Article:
Lessons in love

Another teacher has been cleared of assaulting a pupil. Is it getting impossible to legislate for teenage desire? Or are we just too hysterical about school relationships? By Julia Stuart
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The Independent Culture
It's the pitiful cry that has been heard so many times before: ``I love him. He loves me.'' The teacher is in the dock, while the schoolgirl utters her pledge of undying love. ``I will wait for you.'' Mick Edson, a 31-year-old chemistry teacher at a Bradford secondary school, ran away with 15-year-old Rachel Russell after their relationship was discovered by the girl's parents and the school authorities. Four days later, the couple walked into a police station where Mr Edson was arrested. Yesterday he was acquitted of abduction and indecent assault.

Now 16 and training to be a nursery nurse, Rachel treasures the engagement ring which she says he bought her last August, and which she wore to school. She told the court that they had discussed contraception, but had not had sex, deciding to wait until she was old enough. "He could go to prison for that," she said earnestly. She insisted it was her idea to run away.

The relationship developed while Mr Edson was Rachel's form teacher and tutor at Wyke Manor School in Bradford. When she was 13, Rachel started babysitting for the unmarried man's five-year-old daughter. After a while, with her parents' permission, she would stay over at his house, and even went on holiday with him. The relationship was discovered by another teacher, and the couple were challenged by Rachel's father, who said the relationship had to stop.

Mick Edson and Rachel Russell's story is a familiar one. Raging hormones and privileged access to impressionable teenagers makes a powerful combination which both pupils and teachers may find hard to resist. One former girls' public-school pupil recalls that a teacher in his early 30s seemed to make a habit of falling for pupils in the sixth form, moving in with them once they left school, and then starting again with another pupil.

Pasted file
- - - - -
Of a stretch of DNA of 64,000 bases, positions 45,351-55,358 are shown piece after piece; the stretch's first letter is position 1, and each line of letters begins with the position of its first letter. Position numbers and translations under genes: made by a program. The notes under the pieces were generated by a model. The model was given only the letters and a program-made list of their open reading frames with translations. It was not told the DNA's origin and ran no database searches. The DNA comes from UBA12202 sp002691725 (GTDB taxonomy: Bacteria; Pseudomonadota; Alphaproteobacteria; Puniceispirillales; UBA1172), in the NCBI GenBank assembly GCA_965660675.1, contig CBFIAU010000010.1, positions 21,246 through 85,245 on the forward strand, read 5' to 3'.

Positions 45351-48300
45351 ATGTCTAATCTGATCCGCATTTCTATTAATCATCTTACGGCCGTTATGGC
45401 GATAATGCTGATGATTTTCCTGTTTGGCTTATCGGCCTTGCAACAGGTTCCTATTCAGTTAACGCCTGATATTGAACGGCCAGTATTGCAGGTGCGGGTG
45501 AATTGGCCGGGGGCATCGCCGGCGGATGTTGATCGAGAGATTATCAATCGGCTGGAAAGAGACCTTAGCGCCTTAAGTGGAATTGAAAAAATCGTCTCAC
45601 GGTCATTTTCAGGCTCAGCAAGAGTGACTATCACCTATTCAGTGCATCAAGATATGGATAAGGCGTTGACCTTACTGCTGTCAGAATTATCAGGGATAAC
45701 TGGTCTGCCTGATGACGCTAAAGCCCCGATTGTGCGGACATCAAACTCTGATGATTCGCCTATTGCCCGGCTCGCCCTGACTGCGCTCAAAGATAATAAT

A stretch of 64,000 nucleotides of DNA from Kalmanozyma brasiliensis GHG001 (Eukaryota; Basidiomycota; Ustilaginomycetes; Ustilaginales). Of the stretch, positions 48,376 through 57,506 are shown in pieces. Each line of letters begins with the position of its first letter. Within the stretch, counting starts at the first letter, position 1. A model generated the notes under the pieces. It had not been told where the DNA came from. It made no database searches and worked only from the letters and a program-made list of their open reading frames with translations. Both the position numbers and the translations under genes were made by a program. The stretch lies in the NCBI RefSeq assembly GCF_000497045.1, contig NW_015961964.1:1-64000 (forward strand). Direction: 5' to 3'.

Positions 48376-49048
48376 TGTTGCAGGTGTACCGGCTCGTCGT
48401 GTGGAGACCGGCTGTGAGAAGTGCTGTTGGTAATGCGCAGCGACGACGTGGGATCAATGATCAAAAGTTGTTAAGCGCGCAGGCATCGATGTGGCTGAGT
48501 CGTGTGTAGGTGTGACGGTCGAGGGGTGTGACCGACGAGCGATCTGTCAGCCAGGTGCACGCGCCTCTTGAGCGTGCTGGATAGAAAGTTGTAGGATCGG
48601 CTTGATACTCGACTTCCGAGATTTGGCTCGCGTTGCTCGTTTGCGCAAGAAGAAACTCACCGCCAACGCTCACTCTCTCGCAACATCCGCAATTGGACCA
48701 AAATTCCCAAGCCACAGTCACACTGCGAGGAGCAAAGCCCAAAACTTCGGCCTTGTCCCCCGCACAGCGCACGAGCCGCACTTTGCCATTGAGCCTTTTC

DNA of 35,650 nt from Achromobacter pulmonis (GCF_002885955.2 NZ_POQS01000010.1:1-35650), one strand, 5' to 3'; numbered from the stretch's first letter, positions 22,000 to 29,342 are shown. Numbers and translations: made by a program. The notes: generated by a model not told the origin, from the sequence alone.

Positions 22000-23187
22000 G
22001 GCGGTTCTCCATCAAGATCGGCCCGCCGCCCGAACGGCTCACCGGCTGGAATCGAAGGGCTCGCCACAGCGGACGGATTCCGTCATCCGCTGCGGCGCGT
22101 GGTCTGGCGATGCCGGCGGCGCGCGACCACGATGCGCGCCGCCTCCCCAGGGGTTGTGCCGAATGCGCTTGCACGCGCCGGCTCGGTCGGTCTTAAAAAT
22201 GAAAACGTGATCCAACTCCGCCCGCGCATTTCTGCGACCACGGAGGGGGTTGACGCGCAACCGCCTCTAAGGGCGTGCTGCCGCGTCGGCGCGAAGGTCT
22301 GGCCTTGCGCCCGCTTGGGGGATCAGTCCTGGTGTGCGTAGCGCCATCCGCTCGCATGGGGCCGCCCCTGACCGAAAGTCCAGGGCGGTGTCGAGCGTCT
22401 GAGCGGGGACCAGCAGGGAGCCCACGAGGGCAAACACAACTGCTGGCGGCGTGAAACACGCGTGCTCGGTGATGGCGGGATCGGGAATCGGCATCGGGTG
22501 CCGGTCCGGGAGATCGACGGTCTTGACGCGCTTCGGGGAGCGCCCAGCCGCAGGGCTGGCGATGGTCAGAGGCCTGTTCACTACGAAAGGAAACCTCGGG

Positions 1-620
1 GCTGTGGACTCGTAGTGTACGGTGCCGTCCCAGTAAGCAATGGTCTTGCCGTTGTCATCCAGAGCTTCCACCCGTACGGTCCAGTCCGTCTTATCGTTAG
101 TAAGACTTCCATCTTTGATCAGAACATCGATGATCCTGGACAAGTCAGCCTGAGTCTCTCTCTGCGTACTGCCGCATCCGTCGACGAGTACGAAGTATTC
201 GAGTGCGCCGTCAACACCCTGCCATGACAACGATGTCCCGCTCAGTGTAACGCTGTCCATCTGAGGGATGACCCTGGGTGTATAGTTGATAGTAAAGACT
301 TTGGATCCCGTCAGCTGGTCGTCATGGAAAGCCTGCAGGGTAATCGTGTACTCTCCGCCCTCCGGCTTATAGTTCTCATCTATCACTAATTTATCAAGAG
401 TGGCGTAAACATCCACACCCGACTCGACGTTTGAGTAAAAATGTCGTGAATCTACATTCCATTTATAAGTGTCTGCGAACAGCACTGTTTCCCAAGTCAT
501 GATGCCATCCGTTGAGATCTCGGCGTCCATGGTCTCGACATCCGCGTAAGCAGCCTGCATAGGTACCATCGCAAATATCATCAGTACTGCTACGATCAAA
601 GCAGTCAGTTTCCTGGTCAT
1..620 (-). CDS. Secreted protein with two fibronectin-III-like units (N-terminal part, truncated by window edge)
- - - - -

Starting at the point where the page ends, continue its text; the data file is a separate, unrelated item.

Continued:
``Being a public-school teacher didn't carry much status in the real world. For some of the teachers, the girls were the only people who really admired them," she said. "It was very tempting for them. They had a captive audience.'' She added that some of the more competitive girls saw attracting the teacher's attentions as a way of getting one up on their friends.

According to a survey, one school leaver in 20 claims to have had a sexual relationship with a teacher, and nearly half fantasise about them at some time. A spokeswoman for the National Union of Teachers, however, said parents should be cautious of teenage boasts.

``The indications are that [such relationships] are extremely rare, because they are frowned on by teachers," she said. "You always have to be careful with young people's claims: there's an awful lot of bravado." She acknowledged that temptation was a potent element. ``Teachers are human beings too and behave extremely foolishly.''

She added that there were no active strategies in schools to stop relationships forming. ``You don't have to be told not to murder someone. They automatically know. The school doesn't have to spell it out. It's part of your responsibility to young people that you don't take advantage of their being young.''

There are instances, which have increased in recent years, of pupils falsely accusing teachers of making sexual advances, a threat which teachers are forced to take very seriously. One somewhat naive graduate went to teach classics in a girls' public school, and found himself followed around by an adoring troupe of teenagers wherever he went. The girls persisted in calling him by his first name, sighing and staring at him with ill- disguised lust during lessons, until he began to worry that the whole situation might get out of hand, and left within a year.

A public-school teacher was cleared of having sex with a 15-year-old pupil in January. Daniel Angadi, 54, was suspended from his job when his former pupil, now 28, told the police she lost her virginity to him when she was just 14 and he was her history teacher. He admitted having an affair with the girl, but said that it was only after she left school for university at the age of 18.